While driving to his home, Lewis performed the best evasive driving I had seen. Random turns at high speed took us round and round, around Santa Fe. In that complex maze of long, curvy streets, such driving could only call attention. If somebody was chasing us, he would have had an easy task, since we were raising enough dust to be seen from faraway. I was fascinated. How could I ask if this was a joke? Later on, once I learned the streets’ layout I confirmed my initial feeling. Lewis didn’t drive through even close to the shortest way. It had been his daring attempt to evade… nothing.
"Is somebody chasing us?" I asked while holding tight the vehicle’s door.
In that hot afternoon, the streets were empty. The ubiquitous surveillance cameras were probably focused on desert mirages. Lewis was sweating profusely, concentrating all his impressive intellectual powers on the road.
"I’m making sure they’re not," he answered with a proud smile.
"Thank you, I appreciate your concern. By the way, where did you learn to drive like this?" This was crucial; as far as I knew he didn’t have any substantial background with the governmental organizations that could teach him these skills.
Suddenly, Lewis was intensely interested on the horizon; so interested that he forgot to answer.
Once at his home, I was given a small room. In the following weeks, I found certain discrepancies between what I had been told in Bolivia and the reality here. He edited a newspaper, but it was a free one given away at public places. His work as editor meant mainly that he was responsible to accept paid advertisements. He published a short column in it. The editorial published booklets and distributed them in adjacent areas; nearby Albuquerque was their limit to the south, Espanola to the north. Even I wasn’t interested in publishing with them.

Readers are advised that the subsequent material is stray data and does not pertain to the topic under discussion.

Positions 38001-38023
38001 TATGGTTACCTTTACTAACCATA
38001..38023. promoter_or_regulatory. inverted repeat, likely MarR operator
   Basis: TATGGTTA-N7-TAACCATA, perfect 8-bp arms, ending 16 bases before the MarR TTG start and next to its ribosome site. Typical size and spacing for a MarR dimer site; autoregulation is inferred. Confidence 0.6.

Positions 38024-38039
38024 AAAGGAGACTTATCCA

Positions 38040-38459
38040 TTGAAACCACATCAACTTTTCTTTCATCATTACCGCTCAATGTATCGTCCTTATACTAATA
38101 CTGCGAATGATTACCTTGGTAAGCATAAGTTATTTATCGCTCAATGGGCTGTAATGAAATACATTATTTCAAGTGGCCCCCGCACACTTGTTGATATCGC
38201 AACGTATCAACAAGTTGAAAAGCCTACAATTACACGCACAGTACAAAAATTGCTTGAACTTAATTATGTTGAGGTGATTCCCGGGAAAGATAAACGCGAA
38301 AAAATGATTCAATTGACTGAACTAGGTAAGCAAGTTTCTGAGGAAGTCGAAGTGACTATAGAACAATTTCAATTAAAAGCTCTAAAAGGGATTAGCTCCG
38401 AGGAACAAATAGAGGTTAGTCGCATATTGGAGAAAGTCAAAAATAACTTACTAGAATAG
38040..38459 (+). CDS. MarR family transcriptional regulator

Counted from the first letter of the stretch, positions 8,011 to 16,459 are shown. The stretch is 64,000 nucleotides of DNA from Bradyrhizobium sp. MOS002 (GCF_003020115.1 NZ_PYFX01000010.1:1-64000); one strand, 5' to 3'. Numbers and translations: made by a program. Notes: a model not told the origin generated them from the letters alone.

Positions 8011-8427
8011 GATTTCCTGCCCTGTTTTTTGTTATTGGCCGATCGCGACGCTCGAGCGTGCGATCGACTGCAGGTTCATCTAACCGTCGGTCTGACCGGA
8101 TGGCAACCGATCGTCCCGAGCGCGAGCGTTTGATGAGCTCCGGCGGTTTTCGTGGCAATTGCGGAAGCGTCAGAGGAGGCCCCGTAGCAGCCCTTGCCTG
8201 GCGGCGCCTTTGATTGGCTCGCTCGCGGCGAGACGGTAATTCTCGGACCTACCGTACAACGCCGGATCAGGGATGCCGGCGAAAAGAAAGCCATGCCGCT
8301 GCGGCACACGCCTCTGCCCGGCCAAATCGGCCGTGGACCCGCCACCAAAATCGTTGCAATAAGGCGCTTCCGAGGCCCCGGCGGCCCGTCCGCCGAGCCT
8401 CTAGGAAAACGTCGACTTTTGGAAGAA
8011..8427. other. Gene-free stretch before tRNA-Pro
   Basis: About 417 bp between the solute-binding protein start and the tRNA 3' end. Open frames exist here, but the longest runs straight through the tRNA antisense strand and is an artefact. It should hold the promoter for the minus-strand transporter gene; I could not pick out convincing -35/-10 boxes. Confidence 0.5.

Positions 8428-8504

That evening he invited me to meet a group of activists he frequented. They met at a Methodist church near downtown. Around ten people sat in a circle and talked in low voices. There were no tables between them; coffee was available at a corner of the room. While preparing a cup, I couldn’t help but notice they were talking about Hurricane Katrina, which had hit the American coast the previous August. They were complaining of the unpreparedness of the American government. Overall, 1836 had died, 135 went missing; most of the victims were from Louisiana.
"Do you know that before hitting the USA, Katrina crossed Cuba? Do you know how many died there?" I asked them, while balancing my coffee and grabbing a seat, all at the same time. Lewis became oddly alert.
"No," several voices said at once.
"Zero. The Cuban government evacuated in time the areas to be affected."
Lewis didn’t let me talk afterwards. He interrupted me every time I began saying something. It was the last time I was invited to such an event, despite my comment having been obviously welcomed by all other participants.
(Excerpt from The Cross of Bethlehem II – Back in Bethlehem; the book reads independently of Part I, The Cross of Bethlehem - The Memoirs of a Refugee.)
The Cross of Bethlehem II – Back in Bethlehem is available at Amazon in paperback and Kindle editions.